• Accelerating Climate Change. The melting of ice in Greenland and permafrost in Russia are establishing negative feedback cycles that accelerate global warming in unanticipated ways. Some scientists are concerned that we may have reached a point where Greenland’s ice melt could spur a redirection of the Gulf Stream with dramatic consequences for Europe. The US Department of Defense released a study in October outlining 11 serious threats climate change poses to national security. The potential for climate change to have irreversible impact on current and future generations was underscored by the statement by the just-concluded UN Climate Change Conference that “no longer can anyone be under any illusion” that it is vital to “accelerate the momentum” globally for addressing the crisis.
  • Reimagining the Labor Force. Substantial defections from the workforce may not be an aberration but a reflection that large segments of the workforce have permanently rejected corporate America’s hierarchical structures, salary systems, and established central workplaces. Could new mechanisms evolve for replacing current salary systems with arrangements such as bitcoin, cryptocurrency, or bartering?
  • Accelerating Technological Change. Potentially explosive developments are fast approaching in the areas of Artificial Intelligence (AI), robotics, quantum computing, big data analysis, advanced materials, biotech, energy production and storage, and space industrialization. Many of these areas will enable or accelerate change and prove highly disruptive to our economic and social activities. People will find it increasingly difficult cognitively to keep up with the challenges; many may opt out or angrily resist the changes.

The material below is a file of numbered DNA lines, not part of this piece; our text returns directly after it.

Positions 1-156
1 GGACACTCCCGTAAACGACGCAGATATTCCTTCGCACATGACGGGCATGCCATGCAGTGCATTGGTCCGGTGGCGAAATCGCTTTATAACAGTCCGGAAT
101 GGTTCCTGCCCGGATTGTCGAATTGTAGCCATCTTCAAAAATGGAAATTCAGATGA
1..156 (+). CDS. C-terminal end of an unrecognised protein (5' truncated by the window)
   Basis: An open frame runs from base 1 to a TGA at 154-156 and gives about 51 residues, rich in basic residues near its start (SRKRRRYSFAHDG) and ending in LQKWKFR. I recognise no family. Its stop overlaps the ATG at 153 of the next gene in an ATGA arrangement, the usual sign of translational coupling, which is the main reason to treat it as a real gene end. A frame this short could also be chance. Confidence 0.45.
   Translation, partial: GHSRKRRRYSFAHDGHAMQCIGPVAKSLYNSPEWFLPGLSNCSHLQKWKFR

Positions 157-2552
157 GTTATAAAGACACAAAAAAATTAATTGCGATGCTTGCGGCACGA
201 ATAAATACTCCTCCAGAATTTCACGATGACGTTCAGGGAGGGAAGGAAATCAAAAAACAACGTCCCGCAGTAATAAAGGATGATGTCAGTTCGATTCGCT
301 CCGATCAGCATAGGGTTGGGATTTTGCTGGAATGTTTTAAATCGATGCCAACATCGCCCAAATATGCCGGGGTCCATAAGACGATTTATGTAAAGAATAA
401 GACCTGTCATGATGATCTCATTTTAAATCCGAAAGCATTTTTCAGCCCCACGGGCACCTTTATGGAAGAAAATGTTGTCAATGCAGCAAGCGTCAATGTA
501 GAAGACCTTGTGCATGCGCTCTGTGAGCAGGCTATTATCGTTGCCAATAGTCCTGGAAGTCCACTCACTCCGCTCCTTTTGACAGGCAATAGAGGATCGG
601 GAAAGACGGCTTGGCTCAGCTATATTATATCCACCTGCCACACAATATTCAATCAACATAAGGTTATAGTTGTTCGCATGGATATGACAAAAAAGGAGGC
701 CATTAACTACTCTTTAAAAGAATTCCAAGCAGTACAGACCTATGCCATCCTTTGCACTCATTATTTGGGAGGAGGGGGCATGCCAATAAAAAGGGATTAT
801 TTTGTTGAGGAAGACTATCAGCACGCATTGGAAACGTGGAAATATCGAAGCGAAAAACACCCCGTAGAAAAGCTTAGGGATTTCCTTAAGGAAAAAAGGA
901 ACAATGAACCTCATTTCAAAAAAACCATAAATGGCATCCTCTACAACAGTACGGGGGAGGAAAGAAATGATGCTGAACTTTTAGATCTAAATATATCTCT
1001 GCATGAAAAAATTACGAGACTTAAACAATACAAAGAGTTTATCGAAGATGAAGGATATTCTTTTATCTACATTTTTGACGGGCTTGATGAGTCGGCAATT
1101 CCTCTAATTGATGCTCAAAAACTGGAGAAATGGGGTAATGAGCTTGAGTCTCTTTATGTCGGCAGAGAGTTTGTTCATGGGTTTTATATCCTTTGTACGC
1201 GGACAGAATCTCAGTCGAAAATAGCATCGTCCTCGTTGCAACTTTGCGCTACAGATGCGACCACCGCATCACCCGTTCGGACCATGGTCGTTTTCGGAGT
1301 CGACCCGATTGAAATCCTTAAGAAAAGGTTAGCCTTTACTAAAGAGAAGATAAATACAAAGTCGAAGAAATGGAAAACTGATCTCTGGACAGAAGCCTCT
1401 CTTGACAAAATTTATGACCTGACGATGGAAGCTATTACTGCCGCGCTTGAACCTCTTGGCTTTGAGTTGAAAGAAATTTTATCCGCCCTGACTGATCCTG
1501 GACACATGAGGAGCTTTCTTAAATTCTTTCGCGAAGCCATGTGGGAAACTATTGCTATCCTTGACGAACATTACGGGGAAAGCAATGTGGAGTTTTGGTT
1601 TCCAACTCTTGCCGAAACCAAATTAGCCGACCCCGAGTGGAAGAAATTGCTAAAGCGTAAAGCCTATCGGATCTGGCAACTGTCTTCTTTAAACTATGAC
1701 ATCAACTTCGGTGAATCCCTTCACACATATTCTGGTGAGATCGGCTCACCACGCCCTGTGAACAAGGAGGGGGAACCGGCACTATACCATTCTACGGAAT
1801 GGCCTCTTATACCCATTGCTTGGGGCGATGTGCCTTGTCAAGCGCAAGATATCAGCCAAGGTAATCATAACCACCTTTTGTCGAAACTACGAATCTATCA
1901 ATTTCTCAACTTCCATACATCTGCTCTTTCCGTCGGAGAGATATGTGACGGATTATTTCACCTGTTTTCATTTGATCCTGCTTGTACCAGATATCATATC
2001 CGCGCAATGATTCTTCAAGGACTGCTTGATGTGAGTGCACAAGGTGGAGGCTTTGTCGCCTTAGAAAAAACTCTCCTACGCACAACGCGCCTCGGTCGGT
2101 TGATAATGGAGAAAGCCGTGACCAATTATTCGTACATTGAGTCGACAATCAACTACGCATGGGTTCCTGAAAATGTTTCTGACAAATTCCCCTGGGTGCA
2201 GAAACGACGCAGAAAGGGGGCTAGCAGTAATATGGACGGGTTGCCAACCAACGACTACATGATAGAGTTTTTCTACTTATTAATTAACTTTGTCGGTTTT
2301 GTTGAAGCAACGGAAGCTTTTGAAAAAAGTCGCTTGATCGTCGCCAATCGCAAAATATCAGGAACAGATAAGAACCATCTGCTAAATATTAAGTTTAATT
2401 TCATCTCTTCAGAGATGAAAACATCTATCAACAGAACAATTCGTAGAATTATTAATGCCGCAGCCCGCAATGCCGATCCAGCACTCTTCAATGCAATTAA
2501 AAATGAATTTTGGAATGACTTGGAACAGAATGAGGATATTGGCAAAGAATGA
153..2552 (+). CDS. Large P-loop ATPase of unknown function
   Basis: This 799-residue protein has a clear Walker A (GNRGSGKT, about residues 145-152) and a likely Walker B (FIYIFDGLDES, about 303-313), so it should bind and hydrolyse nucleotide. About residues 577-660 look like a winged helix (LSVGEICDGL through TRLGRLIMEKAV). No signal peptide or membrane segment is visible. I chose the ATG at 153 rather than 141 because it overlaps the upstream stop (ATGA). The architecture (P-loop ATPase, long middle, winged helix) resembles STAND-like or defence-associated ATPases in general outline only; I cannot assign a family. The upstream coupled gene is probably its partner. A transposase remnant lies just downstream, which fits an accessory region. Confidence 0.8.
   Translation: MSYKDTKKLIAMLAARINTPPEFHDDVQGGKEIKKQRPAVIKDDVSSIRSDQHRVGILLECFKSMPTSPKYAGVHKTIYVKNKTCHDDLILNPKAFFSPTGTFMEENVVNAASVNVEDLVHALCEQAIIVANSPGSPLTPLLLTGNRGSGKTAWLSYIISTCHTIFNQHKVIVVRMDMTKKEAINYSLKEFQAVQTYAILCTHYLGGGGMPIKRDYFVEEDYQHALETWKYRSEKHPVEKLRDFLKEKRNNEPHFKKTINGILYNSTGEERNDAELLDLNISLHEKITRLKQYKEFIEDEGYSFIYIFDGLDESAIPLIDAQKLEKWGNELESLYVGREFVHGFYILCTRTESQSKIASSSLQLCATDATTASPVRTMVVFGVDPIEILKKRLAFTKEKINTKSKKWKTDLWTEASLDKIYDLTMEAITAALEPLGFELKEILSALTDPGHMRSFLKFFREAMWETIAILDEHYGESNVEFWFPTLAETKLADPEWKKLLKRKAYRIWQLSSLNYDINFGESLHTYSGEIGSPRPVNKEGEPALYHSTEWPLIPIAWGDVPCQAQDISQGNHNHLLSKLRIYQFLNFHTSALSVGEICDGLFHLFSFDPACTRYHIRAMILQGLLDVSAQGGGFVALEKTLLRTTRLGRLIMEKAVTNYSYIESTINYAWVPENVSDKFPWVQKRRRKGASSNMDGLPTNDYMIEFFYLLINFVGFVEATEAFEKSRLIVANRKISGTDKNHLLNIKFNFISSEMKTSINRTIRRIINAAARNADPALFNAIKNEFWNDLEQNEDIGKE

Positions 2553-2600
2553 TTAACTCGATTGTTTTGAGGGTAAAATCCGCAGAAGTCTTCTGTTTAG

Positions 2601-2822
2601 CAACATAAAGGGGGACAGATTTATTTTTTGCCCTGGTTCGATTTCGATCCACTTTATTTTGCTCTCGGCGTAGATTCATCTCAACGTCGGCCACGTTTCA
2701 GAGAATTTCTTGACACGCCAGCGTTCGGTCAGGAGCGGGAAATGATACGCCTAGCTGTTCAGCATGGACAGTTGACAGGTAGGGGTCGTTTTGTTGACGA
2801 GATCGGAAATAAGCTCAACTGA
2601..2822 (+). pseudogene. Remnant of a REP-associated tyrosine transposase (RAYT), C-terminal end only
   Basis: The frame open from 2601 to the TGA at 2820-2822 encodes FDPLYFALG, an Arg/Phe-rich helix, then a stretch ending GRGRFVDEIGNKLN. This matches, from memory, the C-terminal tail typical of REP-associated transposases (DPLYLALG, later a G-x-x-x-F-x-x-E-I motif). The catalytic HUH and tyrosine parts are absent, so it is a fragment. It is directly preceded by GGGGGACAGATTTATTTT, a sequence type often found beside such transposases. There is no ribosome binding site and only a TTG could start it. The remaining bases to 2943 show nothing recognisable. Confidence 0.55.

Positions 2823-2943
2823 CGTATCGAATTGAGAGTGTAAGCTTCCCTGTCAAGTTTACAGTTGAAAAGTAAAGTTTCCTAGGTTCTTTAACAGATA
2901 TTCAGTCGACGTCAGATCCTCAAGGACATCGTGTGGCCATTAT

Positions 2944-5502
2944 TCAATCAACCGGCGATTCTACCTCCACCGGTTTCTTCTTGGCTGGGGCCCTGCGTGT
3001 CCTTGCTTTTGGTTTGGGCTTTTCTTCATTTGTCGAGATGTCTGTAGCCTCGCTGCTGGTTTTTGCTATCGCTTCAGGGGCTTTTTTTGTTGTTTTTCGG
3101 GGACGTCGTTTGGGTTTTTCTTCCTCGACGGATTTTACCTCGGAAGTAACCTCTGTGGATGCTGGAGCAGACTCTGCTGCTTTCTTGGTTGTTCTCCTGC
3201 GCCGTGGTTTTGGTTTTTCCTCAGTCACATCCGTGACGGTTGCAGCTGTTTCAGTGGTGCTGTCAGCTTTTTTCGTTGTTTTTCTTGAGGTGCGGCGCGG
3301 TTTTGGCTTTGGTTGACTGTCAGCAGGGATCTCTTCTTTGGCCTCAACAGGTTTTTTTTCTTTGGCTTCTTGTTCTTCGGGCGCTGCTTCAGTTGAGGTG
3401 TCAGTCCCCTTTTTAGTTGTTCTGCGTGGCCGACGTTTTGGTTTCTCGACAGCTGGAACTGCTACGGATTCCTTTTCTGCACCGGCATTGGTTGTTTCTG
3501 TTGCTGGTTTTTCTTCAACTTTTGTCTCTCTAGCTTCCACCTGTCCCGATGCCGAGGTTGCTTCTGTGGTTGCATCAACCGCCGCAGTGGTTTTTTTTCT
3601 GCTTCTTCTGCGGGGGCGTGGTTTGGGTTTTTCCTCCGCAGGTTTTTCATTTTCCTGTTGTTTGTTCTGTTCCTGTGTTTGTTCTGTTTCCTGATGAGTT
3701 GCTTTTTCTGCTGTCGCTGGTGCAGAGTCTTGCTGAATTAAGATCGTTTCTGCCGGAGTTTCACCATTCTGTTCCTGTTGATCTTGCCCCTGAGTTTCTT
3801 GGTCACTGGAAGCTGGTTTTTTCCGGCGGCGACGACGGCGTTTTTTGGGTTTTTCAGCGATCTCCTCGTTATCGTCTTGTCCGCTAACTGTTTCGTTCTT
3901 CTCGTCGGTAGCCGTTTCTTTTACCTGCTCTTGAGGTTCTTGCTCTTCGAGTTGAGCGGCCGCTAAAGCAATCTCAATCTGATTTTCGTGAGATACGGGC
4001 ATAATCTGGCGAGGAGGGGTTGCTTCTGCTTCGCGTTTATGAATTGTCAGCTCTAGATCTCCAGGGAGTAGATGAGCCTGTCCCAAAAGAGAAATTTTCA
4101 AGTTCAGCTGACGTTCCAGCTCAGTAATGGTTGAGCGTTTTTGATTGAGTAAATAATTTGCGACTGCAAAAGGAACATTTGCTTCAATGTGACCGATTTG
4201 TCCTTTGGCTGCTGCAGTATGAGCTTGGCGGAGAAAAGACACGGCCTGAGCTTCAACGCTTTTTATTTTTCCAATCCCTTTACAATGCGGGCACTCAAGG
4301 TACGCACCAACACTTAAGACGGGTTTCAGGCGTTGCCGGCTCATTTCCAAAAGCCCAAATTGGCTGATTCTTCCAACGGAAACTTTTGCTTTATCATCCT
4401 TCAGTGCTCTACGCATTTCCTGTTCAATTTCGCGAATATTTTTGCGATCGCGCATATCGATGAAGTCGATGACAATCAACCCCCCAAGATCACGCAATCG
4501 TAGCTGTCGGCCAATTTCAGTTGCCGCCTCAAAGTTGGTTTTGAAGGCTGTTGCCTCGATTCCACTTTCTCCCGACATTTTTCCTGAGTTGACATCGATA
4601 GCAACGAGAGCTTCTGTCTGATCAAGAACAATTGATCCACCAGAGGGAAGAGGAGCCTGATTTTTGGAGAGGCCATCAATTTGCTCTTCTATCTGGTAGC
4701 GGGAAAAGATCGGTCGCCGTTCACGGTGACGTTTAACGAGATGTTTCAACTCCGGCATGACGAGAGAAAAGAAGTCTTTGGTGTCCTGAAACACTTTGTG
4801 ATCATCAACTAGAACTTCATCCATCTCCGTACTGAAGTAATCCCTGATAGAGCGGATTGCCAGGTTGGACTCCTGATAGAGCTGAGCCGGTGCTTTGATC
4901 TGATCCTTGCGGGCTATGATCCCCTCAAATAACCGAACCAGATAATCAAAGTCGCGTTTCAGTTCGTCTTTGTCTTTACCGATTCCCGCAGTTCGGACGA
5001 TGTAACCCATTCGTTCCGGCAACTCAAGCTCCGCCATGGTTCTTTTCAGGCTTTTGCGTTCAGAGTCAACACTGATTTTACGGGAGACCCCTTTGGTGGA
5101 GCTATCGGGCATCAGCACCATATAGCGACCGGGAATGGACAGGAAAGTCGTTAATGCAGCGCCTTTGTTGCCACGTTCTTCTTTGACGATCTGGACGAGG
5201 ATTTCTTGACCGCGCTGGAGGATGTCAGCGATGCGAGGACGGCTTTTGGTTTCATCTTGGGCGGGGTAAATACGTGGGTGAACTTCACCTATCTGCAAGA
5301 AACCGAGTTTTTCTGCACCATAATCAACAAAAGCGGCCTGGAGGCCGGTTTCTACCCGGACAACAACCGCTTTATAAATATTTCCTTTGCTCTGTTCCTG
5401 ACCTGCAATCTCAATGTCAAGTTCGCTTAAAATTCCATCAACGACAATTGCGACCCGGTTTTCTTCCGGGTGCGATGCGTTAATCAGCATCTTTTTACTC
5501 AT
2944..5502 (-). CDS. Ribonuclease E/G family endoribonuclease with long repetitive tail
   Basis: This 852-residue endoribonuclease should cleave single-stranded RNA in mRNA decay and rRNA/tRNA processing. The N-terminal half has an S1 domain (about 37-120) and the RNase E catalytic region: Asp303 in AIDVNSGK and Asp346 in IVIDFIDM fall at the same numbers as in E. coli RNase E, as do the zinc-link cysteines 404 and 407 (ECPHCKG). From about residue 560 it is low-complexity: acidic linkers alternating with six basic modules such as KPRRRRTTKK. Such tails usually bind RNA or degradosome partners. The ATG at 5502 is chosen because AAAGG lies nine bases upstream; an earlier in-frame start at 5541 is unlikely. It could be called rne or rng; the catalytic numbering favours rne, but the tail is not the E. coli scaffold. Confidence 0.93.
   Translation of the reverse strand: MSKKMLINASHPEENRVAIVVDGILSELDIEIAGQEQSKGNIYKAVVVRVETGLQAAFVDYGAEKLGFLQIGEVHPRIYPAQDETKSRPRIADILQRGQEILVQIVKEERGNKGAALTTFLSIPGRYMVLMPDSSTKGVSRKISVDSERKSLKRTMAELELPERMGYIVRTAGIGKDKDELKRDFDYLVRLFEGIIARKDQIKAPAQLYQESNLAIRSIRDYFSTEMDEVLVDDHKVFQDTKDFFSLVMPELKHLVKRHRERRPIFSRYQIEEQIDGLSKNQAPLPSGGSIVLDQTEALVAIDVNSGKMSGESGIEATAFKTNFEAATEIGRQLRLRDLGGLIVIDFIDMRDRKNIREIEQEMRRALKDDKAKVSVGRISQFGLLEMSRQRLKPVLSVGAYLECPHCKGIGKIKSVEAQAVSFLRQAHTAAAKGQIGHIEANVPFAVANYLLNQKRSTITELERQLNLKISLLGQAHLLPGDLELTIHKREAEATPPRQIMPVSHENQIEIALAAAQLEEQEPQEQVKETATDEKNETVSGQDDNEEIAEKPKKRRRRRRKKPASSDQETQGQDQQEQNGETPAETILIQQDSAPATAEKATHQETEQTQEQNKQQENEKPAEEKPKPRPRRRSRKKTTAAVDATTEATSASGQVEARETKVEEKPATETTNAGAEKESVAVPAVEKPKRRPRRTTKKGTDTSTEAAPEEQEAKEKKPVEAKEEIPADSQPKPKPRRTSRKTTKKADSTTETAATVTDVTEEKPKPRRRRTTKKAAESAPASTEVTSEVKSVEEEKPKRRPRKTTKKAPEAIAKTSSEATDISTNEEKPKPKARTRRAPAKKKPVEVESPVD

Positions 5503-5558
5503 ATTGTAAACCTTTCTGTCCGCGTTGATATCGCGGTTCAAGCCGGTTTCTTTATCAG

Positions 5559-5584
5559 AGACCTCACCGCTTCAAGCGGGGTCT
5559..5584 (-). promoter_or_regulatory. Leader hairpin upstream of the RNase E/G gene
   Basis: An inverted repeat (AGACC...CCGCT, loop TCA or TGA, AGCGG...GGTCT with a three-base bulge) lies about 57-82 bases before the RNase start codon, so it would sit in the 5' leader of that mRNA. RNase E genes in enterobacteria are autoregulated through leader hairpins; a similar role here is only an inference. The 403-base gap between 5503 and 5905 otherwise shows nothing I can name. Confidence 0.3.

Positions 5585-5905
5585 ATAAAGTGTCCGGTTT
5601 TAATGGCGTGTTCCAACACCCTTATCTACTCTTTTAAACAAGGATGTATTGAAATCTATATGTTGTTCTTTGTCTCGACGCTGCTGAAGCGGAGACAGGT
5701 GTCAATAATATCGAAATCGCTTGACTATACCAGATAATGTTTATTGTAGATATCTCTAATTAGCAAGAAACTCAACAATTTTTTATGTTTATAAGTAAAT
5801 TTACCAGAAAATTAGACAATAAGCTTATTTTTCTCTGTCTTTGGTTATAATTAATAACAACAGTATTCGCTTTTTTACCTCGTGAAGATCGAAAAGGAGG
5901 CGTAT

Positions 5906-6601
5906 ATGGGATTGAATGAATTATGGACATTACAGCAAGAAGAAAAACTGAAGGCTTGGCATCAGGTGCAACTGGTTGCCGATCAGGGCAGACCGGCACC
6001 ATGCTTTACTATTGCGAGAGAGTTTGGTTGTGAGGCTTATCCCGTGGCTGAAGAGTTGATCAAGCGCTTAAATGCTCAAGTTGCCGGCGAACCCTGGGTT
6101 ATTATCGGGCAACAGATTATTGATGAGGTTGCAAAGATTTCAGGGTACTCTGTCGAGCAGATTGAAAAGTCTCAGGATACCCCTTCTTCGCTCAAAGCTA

So, what is to be done?

How does one mitigate the negative impact of these trends? How does one respond to the destructionists who are promoting division and undermining our institutions? Counter arguments based on science and logic appear to have little impact. Once people adopt a false belief that is central to their identity, cognitive science argues it is almost impossible to talk them out of their mindset. Admitting one is wrong creates unacceptable cognitive dissidence, especially when one’s false beliefs are reaffirmed by media feeds. If being proved wrong or ostracized is a core fear for the destructionists, isolating them will make it worse.

A more promising strategy may be to pay less attention to the obstructionists who want to emphasize our differences and refocus the national dialogue on what needs to be done constructively move the country forward. Can we work cooperatively to promote a more just, fair, and equitable society? Can we devise new mechanisms and processes that promote collaborative behaviors that are more efficient and have positive impact?

Progress is being made in this direction. Witness the growing corporate emphasis on diversity, equity, and inclusiveness; efforts to promote a meaningful dialogue on the local level to address neighborhood-police relations; and the work of the Problem Solvers Caucus in the US Congress. The challenge is to multiply such initiatives and not let the disruptive voices of destructionists distract society from what needs to be done to solve today’s mounting challenges. When you encounter negative destructionist rhetoric on the airwaves or social media, just turn it off. Focus instead on listening to and seeking positive solutions.